Protesters demand end to Puerto Rico’s contract with LUMA Energy – Waging Nonviolence


Hundreds of Puerto Ricans took to the streets on Wednesday to protest against the archipelago’s contract with LUMA Energy, which is jointly owned by US and Canadian business interests.

“There goes LUMA, there goes LUMA with another increase,” demonstrators shouted during a march towards La Fortaleza, the governor’s mansion in San Juan.

Since the privatization of Puerto Rico’s energy grid under LUMA last year, Puerto Ricans have been criticizing the company for severe billing increases, widespread blackouts and labor abuses. But for many, the problems run far deeper than an energy bill, and relate to the archipelago’s longstanding struggle for self-determination.

“This is just one of several symptoms of the loss of control that Puerto Ricans are experiencing over our own island,” said Gabriela Malespin, an organizer with New York Boricua Resistance, which organized a solidarity rally on Wednesday in New York City. “And this is a direct symptom of American colonialism.”

In June 2021, LUMA — a joint venture by Canada-based ATCO and Houston-based Quanta Services — took over Puerto Rico’s power grid from its state-run utility provider. The transition was made with little public input as part of a larger debt restructuring plan by the Fiscal Control Board, an unelected panel created by Congress that has largely controlled the archipelago’s budget since 2016.

“This isn’t just one company taking advantage of Puerto Rico — this is American imperialism.”

In a 2021 report, the Action Center on Race and the Economy and the Center for Popular Democracy sharply criticized the Fiscal Control Board for using “its power to impose devastating austerity measures and negotiate unsustainable debt restructuring plans that enrich Wall Street and hurt Puerto Ricans. ”

This month, LUMA increased Puerto Ricans’ electricity bills by 17.1 percent to 34 cents per kilowatt-hour, the company’s seventh consecutive rate increase since taking over the power grid in 2021. With the new increase, Puerto Ricans — about 43 percent of whom live below the poverty line — now pay more than double the average rate of 14 cents per kWh for electricity in the US

Despite the high bills, the power grid has experienced chronic system failures, leaving hundreds of thousands of Puerto Ricans in the dark, including a major outage to one-third of the archipelago in April.

On Monday, a group of around 20 protesters entered LUMA’s office in Levittown, Toa Baja, where they shouted “out with LUMA” and “enough with the abuse,” and invite those present to join in Wednesday’s mass demonstrations, before being escorted out by security.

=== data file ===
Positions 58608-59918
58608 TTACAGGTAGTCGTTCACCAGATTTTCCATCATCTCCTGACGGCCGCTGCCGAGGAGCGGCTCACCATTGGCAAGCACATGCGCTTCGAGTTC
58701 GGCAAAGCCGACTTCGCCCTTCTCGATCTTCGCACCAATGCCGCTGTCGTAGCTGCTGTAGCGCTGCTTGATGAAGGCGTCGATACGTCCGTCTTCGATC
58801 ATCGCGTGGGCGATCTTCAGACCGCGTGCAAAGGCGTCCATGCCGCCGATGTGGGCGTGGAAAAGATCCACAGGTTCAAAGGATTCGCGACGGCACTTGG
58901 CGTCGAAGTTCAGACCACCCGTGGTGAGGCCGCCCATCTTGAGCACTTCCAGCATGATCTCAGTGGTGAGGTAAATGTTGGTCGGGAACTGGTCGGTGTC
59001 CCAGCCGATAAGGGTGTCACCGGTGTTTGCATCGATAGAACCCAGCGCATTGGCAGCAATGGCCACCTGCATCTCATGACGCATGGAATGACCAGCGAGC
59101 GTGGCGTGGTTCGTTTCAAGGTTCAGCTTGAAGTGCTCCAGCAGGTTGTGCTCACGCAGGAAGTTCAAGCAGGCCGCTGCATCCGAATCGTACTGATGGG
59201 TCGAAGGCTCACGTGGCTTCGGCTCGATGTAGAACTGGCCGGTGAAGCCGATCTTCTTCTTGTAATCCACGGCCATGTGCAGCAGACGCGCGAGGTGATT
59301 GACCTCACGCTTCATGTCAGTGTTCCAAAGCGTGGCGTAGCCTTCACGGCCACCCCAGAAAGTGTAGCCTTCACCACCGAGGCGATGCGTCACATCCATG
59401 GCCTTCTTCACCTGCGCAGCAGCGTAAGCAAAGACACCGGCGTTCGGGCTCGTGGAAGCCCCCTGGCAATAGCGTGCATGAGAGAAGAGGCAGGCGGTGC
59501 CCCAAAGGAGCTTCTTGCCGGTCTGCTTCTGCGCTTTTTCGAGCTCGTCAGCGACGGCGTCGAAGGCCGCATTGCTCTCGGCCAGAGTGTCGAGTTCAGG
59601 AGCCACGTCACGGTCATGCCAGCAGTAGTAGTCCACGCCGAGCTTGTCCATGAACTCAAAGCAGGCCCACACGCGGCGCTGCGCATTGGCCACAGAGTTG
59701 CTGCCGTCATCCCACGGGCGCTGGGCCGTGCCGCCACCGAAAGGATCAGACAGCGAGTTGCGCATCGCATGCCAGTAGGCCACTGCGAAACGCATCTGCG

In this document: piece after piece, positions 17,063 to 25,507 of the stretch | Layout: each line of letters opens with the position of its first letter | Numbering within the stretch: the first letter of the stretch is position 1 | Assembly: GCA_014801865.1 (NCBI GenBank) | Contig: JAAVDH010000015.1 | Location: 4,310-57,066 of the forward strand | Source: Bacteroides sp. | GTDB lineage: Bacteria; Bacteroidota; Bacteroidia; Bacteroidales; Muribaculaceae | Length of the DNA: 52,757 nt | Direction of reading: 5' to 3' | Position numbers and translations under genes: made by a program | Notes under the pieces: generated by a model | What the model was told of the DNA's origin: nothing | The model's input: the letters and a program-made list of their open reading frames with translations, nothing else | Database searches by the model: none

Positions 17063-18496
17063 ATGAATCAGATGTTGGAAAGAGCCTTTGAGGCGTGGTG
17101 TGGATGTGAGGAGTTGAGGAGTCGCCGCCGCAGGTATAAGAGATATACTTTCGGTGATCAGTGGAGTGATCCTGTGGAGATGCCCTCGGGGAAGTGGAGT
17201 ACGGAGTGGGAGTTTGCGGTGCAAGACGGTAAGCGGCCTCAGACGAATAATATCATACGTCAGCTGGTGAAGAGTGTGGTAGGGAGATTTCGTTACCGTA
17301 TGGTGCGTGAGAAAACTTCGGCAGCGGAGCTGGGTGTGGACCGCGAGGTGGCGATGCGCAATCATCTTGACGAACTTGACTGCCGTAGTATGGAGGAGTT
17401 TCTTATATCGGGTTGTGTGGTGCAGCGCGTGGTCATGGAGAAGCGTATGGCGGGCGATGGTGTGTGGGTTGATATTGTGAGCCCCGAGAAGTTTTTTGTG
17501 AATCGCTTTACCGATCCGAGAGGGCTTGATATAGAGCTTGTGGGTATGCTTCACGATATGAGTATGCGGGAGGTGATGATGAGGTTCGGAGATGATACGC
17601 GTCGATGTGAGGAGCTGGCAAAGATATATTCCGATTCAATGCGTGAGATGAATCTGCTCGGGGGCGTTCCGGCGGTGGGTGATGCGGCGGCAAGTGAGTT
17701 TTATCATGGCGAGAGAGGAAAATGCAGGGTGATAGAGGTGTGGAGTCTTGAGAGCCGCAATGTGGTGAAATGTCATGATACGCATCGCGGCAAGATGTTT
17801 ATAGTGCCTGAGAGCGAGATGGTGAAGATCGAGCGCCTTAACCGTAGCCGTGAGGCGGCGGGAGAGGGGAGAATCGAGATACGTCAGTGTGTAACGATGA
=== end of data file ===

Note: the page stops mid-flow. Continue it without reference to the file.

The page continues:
During Wednesday’s protests, union leaders, community leaders, politicians and Puerto Ricans from around the archipelago converged on the capital, where they marched together, urging an end to the contract and criticizing Gov. Pedro Pierluisi.

“It’s really unfortunate that the governor is continuing to defend a contract when his constitutional duty is to defend the people above a contractor,” Ángel Figueroa Jaramillo, president of Puerto Rico’s Electrical Industry and Irrigation Workers Union, told El Nuevo Dia.

Figueroa Jaramillo has also been criticized for failing to employ enough Spanish-speaking customer service representatives, leading to delays in repair times.

As for what the protesters want from their energy grid, it is called for a return to public ownership, affordable prices and investments in repairs and renewable energy.

In New York City, the solidarity protest by New York Boricua Resistance focused on the broader net of multinational companies profiting off of LUMA’s dysfunction. Protesters rallied outside of the offices of DLA Piper, a global law firm representing LUMA that has also been criticized for helping to design tax incentives that have contributed to gentrification on the archipelago.

“DLA Piper is representing a company that is clearly despised and detrimental to the people of Puerto Rico for profit, and they’re complicit in our rising utility costs,” Malespin said. “This isn’t just one company taking advantage of Puerto Rico — this is American imperialism.”

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